I am sure this can be done in only one way: The rich and powerful countries of the world must make massive investments in the poor, investments in both the intellectual and material sense, to develop (i) Education, and (ii) Infrastructure—in which I include not only basic services such as the provision of Clean Water and Electric Power but also Communications.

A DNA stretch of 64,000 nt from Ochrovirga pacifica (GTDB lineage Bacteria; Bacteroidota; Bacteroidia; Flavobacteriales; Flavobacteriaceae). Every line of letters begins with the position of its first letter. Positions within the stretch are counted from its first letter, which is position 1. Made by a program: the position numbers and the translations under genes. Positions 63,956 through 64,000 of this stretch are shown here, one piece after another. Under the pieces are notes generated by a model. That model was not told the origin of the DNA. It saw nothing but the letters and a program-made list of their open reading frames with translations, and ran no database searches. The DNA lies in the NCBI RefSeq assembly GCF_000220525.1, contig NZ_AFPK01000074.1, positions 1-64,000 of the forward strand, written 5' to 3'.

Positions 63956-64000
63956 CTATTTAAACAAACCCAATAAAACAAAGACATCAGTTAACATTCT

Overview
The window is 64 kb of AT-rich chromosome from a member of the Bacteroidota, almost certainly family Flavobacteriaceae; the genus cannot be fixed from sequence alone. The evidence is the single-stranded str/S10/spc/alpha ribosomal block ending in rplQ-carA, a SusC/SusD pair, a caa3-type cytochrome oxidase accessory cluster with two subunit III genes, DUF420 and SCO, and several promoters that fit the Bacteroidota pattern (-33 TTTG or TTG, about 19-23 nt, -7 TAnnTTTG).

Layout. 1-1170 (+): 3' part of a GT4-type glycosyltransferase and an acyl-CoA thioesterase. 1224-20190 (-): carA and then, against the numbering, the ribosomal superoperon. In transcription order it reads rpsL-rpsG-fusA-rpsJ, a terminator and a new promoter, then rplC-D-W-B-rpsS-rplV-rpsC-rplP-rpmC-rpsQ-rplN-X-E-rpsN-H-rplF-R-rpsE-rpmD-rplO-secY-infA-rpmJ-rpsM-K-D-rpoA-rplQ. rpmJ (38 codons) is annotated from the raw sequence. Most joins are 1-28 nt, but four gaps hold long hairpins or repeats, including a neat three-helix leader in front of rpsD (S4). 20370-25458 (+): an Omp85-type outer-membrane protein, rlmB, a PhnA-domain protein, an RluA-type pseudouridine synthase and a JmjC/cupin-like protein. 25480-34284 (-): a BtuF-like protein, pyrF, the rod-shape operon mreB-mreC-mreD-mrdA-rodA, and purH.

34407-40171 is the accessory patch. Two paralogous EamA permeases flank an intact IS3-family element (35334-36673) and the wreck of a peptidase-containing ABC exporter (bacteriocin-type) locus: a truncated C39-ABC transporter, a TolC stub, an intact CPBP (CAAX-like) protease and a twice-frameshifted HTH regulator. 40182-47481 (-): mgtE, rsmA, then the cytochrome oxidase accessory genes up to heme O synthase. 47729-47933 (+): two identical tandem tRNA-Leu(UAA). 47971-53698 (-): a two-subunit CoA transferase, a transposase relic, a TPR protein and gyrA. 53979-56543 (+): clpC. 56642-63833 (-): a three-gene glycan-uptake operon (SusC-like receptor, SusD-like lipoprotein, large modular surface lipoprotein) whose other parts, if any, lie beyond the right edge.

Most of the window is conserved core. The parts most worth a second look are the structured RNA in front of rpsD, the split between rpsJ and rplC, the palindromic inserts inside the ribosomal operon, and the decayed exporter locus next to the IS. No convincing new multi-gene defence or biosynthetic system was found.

At the root of all things is education: the elimination of ignorance, superstition and prejudice; and the promotion of understanding and awareness, both of others, and their needs, and of the world around us. To this end, I believe Science Education has a special part to play. It seems to me right, therefore, that Science has been included in our brief, along with the Three Religions, as a fourth great belief system. Science is based on objectivity and rationality; but it is not a religion, though some of you have rightly insisted that it depends on ‘acts of faith’ just like the ‘real’ religions. There is a very basic difference however: acts of faith in Science are simple imaginative leaps, acts of creation which we call ‘hypotheses’—they are speculations, inspired guesses, ideas which may be right or wrong but which are almost invariably transient. The importance of hypotheses is that they provide a basis for building a theoretical structure, which can lead to predictions that can be tested; and if they fail the test they are at once discarded, while if they pass they become candidates for eventual inclusion as acceptable principles. This is the mainstay of scientific method—which has nothing to do, I would say, with technical progress, centred on getting useful results, but rather with the achievement of understanding. Centuries ago this discipline was called Natural Philosophy, the term still used in some of the ancient universities of Western Europe to include mathematics and physics.